Parties flap social media wings to fly high in polls

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Mayawati and her Bahujan Samaj Party have finally joined social media. It was strange that the four-time chief minister, former MP and arguably the most prominent contemporary Dalit leader in the country took so long to make an entry into the Twitterverse. Particularly when even small-time politicians are propagating their point of views on almost all the issues through various online social networking mediums. Some popular leaders in the country tweet more than 100 times a day. Quite possibly, she may be looking only at the negative aspects of staying active on Twitter when she said in the past that the social media platform is not relevant to her brand of politics. Reports suggest that she had even distanced the BSP from accounts running in its name.

She was right in a way as social media is not known for helping politicians all the time. Sometimes, it simply trips them up. First it lulls them into a false sense of security — rewarding chit chat about their daily routine or their constituency, welcoming them into an environment where almost everyone is free to tweet unguarded thoughts and opinions. Then, at some unspecified but certain point, it brutally shames them in front of the whole world. Almost every post an individual or organisation could be twisted by the rivals and their followers. A lot of energy is wasted in allegations and counter-allegations. The social media user is required to be on its toes almost 24 hours every day for an offence or defence.

But not joining social media has its own set of problems. The BSP, for example, had found itself playing catch-up in the recent past on several issues — from the death of Rohith Vemula and flogging of Dalits at Una in Gujarat to mobilisations by the Bhim Army in Western UP. How a politician, or for that matter any one, uses tweets to attack his or her rivals is an open secret. Mayawati’s party losing substantial support in scheduled caste communities to rivals like the BJP may be attributed to the social media campaign run by the saffron party against the elephant’s followers. As a younger Dalit leadership emerges with the entry of Jignesh Mevani and Chandrashekhar Azad, @SushriMayawati needs to make her presence felt among her base, as well as the youth. And it is not possible without staying active on the social networking websites.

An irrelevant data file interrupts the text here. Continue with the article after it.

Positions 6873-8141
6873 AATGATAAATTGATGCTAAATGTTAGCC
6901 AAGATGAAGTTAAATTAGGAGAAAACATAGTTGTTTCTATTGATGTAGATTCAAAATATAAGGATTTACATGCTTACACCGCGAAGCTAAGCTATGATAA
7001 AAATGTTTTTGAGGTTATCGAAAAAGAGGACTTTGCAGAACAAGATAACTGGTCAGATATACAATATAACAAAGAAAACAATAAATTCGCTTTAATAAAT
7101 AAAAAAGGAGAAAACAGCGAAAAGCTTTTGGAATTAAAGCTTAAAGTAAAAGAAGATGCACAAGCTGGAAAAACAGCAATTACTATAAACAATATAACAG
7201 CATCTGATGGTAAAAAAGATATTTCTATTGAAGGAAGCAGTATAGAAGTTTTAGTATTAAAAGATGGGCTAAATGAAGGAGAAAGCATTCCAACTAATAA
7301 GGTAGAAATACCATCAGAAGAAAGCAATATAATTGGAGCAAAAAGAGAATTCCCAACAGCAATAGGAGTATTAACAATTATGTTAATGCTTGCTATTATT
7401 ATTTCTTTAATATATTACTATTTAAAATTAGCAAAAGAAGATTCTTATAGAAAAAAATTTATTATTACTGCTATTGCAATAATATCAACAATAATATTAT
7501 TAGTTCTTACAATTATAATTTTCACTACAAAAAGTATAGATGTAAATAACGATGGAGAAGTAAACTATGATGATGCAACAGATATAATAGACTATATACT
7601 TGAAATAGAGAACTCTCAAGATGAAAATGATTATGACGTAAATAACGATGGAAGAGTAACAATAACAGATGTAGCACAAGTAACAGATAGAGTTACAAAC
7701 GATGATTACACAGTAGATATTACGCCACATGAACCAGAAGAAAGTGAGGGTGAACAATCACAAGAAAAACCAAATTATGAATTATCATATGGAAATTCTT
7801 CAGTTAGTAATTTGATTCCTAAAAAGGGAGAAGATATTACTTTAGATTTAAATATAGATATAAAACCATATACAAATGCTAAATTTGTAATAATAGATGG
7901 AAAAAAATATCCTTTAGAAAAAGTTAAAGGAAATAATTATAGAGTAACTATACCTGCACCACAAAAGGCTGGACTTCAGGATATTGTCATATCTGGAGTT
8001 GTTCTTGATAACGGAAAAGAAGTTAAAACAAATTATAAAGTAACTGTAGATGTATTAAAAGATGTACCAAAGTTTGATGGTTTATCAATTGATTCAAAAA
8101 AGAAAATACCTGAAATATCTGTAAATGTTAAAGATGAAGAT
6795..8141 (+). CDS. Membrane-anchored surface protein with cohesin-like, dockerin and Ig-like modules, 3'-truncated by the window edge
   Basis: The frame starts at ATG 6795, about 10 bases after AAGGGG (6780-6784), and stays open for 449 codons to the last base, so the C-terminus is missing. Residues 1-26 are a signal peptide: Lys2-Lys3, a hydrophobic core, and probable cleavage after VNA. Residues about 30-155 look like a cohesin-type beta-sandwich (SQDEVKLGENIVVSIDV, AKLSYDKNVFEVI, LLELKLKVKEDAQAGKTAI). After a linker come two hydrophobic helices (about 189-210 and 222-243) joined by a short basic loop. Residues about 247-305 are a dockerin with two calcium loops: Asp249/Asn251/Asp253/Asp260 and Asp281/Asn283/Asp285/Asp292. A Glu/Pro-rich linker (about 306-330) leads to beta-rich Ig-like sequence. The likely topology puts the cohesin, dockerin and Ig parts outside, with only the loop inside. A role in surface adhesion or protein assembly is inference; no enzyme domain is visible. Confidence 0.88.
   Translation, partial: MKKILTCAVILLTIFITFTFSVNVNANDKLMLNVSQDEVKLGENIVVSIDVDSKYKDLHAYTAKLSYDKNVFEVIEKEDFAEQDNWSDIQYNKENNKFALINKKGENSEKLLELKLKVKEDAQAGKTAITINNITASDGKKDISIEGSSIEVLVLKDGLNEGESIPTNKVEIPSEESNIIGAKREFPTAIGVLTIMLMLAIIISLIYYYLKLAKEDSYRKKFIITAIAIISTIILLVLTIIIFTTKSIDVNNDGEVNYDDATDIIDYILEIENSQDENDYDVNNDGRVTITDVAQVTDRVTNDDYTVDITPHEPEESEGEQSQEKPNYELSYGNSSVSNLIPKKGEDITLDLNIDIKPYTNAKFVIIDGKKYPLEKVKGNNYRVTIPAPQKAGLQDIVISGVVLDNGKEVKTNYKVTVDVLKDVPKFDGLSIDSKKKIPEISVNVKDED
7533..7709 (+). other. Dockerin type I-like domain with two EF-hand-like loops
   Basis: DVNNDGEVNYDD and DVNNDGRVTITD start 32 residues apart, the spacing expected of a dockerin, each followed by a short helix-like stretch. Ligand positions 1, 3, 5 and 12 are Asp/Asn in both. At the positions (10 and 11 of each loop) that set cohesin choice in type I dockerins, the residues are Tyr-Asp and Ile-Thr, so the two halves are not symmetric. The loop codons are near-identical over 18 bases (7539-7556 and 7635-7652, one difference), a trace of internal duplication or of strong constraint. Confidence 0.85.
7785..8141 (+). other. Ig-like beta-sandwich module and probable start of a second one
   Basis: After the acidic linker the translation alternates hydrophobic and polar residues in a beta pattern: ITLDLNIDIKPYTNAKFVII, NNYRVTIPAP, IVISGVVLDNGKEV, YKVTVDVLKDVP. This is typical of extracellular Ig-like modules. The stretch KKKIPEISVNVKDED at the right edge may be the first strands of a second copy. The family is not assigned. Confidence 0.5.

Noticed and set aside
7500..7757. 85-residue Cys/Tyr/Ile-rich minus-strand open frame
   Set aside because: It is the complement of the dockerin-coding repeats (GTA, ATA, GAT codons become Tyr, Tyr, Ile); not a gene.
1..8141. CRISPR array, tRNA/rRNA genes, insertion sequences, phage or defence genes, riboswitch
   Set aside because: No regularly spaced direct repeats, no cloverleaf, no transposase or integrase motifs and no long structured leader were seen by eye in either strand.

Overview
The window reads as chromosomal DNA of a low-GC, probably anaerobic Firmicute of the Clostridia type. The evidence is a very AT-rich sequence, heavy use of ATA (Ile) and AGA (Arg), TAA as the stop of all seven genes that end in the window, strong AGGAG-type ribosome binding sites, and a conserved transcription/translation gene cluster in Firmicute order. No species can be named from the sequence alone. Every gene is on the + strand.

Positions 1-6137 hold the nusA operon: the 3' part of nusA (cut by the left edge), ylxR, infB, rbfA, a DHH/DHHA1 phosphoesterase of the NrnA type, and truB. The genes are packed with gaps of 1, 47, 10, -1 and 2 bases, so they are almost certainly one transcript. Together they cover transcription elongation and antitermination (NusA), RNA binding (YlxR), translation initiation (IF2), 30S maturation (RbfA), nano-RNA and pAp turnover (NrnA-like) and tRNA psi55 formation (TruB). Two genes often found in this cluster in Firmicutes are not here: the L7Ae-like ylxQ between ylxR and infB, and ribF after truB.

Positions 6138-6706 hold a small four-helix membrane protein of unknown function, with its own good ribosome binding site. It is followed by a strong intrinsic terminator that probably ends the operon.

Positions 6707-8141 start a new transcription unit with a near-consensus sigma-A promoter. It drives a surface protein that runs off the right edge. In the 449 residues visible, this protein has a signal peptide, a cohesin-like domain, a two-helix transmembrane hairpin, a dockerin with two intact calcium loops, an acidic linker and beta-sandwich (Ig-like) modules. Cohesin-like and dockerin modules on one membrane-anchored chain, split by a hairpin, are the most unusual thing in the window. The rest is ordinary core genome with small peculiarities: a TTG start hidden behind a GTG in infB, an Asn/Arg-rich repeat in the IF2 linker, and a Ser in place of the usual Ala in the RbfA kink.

How she and the BSP handle the inevitable rudeness and vulgarity in the social media wrestling is yet to be seen. But one thing is clear that one more strong player has joined the political battle, which is being fought in the cyberspace. The 2019 Lok Sabha polls will be won by the one who plays well on the social networking websites. This has been happening since 2014 general elections. It will happen again. For this reason, every party is devoting most of its time and energy on online campaigning to reach wider audience in much less time. So far there are no set rules to engage on these online platforms. The good news is that Facebook, which has an estimated 300 million users in India, is readying itself for the election-related dramas. Twitter and other key social networking websites should also take a cue from it and devise strategy to stop their misuse during polls.

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